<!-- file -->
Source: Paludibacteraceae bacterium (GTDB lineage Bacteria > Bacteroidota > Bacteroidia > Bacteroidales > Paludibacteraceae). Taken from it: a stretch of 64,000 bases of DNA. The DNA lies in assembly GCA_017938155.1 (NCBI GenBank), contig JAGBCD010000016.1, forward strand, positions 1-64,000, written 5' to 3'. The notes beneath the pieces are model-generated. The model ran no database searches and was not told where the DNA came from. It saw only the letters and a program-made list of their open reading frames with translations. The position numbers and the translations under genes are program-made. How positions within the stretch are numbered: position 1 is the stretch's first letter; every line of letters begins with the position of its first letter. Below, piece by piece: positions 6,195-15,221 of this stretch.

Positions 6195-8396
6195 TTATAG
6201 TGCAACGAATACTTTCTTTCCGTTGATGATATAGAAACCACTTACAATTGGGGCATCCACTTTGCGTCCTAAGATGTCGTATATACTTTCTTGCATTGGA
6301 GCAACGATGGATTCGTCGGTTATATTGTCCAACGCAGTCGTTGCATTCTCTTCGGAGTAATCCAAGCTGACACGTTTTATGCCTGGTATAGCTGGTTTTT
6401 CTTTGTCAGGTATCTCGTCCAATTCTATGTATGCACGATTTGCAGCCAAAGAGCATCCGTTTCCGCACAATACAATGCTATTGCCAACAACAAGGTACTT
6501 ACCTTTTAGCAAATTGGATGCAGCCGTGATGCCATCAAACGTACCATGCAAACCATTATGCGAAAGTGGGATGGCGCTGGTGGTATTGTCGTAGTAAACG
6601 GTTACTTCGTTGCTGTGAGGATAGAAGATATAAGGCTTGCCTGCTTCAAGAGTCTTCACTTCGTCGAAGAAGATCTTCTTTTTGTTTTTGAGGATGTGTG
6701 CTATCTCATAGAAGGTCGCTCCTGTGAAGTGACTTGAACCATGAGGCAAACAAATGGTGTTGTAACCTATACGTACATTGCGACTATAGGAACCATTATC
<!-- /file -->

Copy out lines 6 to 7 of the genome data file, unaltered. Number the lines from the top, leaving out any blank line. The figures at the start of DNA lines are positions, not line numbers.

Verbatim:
6401 CTTTGTCAGGTATCTCGTCCAATTCTATGTATGCACGATTTGCAGCCAAAGAGCATCCGTTTCCGCACAATACAATGCTATTGCCAACAACAAGGTACTT
6501 ACCTTTTAGCAAATTGGATGCAGCCGTGATGCCATCAAACGTACCATGCAAACCATTATGCGAAAGTGGGATGGCGCTGGTGGTATTGTCGTAGTAAACG